2.
Agenda:
Abstract Data Type (ADT).
What is the Data Structure ?
Data Structure examples :
Queue.
Stack.
Binary Search Tree(BST).
Lists.
Arrays.
Linked List.
Graph.
Hashing.
3.
Abstract Data Type (ADT).
An ADT is fully described by a domain of values
together with a set of operations to manipulate
these values.
Ex: point = {{(a,b) : a, b belongs to R, {create, translate, rotate,
scale} }
Ex: set = { { a collection of well defined and distinct objects} {isEmpty,
numElements, union, intersection,} }
4.
What is the Data Structure?
A data structure is one way of implementing an ADT.
The way in which the data is organized affects the
performance of a program for different tasks.
Computer programmers decide which data structures
to use based on the nature of the data and the
processes that need to be performed on that data.
An ADT can have several different data structures.
A set might be implemented using a sorted dynamic
array, or using a binary search tree.
5.
Data Structure examples :
Queue :
A
Queue is a list-like structure where elements
can be inserted into only one end and
removed from the other end in a First In First
Out (FIFO) fashion.
A
queue is a good data structure to use for
storing things that need to be kept in order,
such as a set of documents waiting to be
printed on a network printer.
6.
Queue Applications :
Printing Job Management
Packet Forwarding in Routers
Message queue in Windows
I/O buffer
7.
Operations on the queue :
enqueue
dequeue
check whether the queue is full or not
size
check whether the queue is empty or not
isFull
remove a item from the front
isEmpty
add a new item at the rear
return the number of items in the queue
peek
return the front item
8.
Stack :
A Stack is a list-like structure where
elements can be inserted or removed from
only one end in a Last In First Out (LIFO)
fashion.
An important application we make it with
stack : Undo / Redo .
Some languages, like LISP and Python, do not call
for stack implementations, since push and pop
functions are available for any list.
9.
Last-in First-out (LIFO)
Push A, B, C
A
A
Pop C, B, A
B
A
B
A
C
B
A
The last one
pushed in is the
first one popped
out! (LIFO)
When we push entries
onto the stack and then
pop them out one by one,
we will get the entries in
reverse order.
11.
Binary Search Tree (BST) :
A binary search tree is another
commonly used data structure. It is
organized like an upside down
tree.
Each spot on the tree, called a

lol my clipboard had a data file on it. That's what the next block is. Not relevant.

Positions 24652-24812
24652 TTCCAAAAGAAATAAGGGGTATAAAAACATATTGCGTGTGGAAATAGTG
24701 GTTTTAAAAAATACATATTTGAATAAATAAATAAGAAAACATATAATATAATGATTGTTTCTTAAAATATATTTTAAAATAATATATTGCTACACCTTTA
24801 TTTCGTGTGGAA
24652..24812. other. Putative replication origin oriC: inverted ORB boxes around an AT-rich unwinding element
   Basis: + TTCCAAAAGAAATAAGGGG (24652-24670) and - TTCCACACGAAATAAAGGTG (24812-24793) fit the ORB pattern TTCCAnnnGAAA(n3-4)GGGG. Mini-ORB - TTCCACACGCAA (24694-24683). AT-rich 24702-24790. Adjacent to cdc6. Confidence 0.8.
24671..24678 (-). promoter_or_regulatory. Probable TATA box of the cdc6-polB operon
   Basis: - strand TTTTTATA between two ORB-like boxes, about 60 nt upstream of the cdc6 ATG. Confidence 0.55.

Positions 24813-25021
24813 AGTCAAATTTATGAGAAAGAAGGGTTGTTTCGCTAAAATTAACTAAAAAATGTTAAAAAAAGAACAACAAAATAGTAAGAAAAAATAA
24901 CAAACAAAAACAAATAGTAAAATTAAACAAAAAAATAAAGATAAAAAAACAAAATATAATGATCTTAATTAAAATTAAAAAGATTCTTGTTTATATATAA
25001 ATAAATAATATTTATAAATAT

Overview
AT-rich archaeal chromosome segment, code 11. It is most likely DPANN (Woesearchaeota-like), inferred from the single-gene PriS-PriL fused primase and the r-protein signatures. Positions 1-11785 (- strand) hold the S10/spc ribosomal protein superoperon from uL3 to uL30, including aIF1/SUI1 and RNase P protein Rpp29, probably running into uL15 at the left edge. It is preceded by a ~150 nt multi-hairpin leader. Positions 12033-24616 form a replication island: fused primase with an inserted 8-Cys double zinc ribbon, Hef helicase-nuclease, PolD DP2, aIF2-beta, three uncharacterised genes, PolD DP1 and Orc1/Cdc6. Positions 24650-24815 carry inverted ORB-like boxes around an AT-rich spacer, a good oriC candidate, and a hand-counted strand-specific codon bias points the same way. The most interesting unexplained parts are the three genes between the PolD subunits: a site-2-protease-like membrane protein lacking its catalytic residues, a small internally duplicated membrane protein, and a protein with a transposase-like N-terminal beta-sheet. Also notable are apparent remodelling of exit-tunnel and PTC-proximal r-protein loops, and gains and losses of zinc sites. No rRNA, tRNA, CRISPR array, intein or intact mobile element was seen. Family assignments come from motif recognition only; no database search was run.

node, holds an item of data along
with a left pointer and a right
pointer.
A binary tree is a good data
structure to use for searching
sorted data.
12.
Lists :
A list is an ordered set of data.
It is often used to store objects
that are to be processed
sequentially.
A list can be used
to create a queue.
13.
Arrays :
An array is an indexed set of
variables, such as dancer[1],
dancer[2], dancer[3],… It is like a
set of boxes that hold things.
An array is a set of
variables that each
store an item.
14.
Arrays and Lists :
You can see the difference between
arrays and lists when you delete items.
15.
Arrays and Lists
In a list, the missing spot is
filled in when something is
deleted but in the In
array, an empty variable
is left behind when
something is deleted.
16.
Linked List :
A linked list is a collection of data in
which each element contains the
location of the next element—that is,
each element contains two parts: data
and link. The name of the list is the
same as the name of this pointer
variable.
17.
Operations on linked lists :
The same operations we defined for an array can be applied to a linked list.
Searching a linked list :
Since nodes in a linked list have no names, we use two pointers, pre (for
previous) and cur (for current). At the beginning of the search, the pre
pointer is null and the cur pointer points to the first node. The search
algorithm moves the two pointers together towards the end of the list.
Figure 11.13 shows the movement of these two pointers through the list in
an extreme case scenario: when the target value is larger than any value in
the list.
18.
Graphs:
List, BST, and Hash-Tables are used
for generic storage and search.
Graphs are useful to represent
relationships between data items.
Examples:
Modeling connectivity in
computer and communications
networks.
Representing a road map.
Modeling flow capacities in
transportation networks.
Modeling family relationships
and business or military
organizations.
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